One foggy winter’s evening, an emergency call came in that a surfer at Davenport Landing was in trouble. Ziad and Dan were on duty at Año Nuevo while Forest was based in Santa Cruz.
Luckily the surfer had been spotted by a cliff-top bystander waving his arms well offshore beyond where heavy surf was breaking. All three responders grabbed their wetsuits and swim fins and headed to Davenport with rescue boards on the roof of their trucks.
In the 15-20' surf, massive waves were breaking over reefs on both sides of the beach and the collected mass of water was creating a powerful channel, known as a rip current, through the center of the beach. The inexperienced surfer had been swiftly pulled out to sea, as Ziad described it, on “a conveyor belt of water.” Normally, the advice if you are caught in a rip current is to swim parallel to shore beyond the current and then swim diagonally back to shore. However, with night descending, huge surf, and a rocky shore with cliffs in both directions, this was not an option.
From the beach, the rescuers were unable to see the surfer. But they climbed the cliff and were just able to spot him. Dan estimated he was at least 600 yards off shore. As night approached, the three life guards swam out with their rescue equipment.
Forest recounted that, as he was heading out following Dan, he had no idea how big the waves were. That uncertainty heightened his concern about the situation. He said that questioning arose in his mind about whether he should be there. But because a partner of his was already out ahead and someone needed their help, those worries were pushed aside.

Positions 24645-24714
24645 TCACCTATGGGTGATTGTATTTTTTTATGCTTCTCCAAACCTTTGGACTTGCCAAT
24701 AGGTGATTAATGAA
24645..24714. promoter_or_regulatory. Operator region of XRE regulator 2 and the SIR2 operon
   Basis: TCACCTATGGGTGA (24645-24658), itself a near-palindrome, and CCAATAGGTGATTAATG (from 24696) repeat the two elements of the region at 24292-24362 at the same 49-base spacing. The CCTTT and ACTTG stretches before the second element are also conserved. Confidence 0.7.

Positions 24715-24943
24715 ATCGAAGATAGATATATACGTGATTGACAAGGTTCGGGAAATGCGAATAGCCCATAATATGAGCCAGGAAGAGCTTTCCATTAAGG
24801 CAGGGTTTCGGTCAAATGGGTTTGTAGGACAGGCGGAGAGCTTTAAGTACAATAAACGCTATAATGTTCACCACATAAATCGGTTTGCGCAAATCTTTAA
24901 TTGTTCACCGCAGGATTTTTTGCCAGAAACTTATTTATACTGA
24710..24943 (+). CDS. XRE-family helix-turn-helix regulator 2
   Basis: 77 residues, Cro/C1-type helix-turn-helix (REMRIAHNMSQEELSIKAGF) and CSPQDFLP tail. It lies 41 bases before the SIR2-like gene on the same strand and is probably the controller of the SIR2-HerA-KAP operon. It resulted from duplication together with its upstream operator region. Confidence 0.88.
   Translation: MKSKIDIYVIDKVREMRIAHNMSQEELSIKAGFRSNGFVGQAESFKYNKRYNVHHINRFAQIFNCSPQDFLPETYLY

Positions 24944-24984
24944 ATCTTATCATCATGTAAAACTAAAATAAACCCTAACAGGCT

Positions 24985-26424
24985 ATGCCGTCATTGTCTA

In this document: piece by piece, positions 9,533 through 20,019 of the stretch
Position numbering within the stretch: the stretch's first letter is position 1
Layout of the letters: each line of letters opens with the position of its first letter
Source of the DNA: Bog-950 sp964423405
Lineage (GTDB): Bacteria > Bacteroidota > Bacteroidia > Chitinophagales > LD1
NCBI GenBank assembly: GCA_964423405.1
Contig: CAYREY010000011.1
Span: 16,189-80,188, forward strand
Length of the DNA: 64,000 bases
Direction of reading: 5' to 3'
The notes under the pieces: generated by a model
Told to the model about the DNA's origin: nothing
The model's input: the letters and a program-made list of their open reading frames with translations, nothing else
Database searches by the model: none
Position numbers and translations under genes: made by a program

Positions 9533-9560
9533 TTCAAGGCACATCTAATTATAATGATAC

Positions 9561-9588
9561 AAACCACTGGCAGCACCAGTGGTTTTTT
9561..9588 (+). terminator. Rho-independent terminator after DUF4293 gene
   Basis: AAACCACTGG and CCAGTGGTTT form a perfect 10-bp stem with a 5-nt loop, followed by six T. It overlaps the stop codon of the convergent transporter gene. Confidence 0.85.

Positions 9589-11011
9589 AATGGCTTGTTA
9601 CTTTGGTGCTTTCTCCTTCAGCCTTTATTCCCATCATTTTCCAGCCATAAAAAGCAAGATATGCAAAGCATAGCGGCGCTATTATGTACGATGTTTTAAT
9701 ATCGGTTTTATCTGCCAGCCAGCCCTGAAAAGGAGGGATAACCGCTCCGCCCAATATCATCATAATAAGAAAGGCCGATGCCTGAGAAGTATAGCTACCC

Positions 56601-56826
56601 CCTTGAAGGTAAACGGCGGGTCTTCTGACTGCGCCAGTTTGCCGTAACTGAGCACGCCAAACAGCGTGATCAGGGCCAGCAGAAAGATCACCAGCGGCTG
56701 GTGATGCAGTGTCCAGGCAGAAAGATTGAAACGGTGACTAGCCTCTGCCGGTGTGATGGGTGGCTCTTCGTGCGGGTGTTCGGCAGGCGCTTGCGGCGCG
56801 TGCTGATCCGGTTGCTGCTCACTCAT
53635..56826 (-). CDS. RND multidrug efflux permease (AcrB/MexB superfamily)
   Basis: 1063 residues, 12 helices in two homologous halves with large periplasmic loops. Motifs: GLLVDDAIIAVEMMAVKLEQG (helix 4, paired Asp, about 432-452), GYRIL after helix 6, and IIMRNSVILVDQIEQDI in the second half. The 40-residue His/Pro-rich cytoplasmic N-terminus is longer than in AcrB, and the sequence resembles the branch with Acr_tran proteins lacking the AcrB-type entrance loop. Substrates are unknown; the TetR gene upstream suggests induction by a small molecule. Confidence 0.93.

The rescuers connected with the surfer and began to tow him into shore. After 20-30 minutes of struggling against the huge waves with slow progress being made, the biggest set of waves yet approached. They realized they needed to ditch the rescue boards, grab the surfer and hold him tight as they all disappeared under the waves. With only their rescue tubes left, they struggled mightily to navigate the channel for nearly an hour. Abandoning their initial strategy, they chose to come in over one of the reefs. By working together they all successfully made it back to shore, giving the story a very happy ending. Thank you and BRAVO!!!
One amazing last piece of the story is that the next morning, 10 miles north of Davenport Landing, Ziad's rescue board washed up at Año Nuevo Point!!!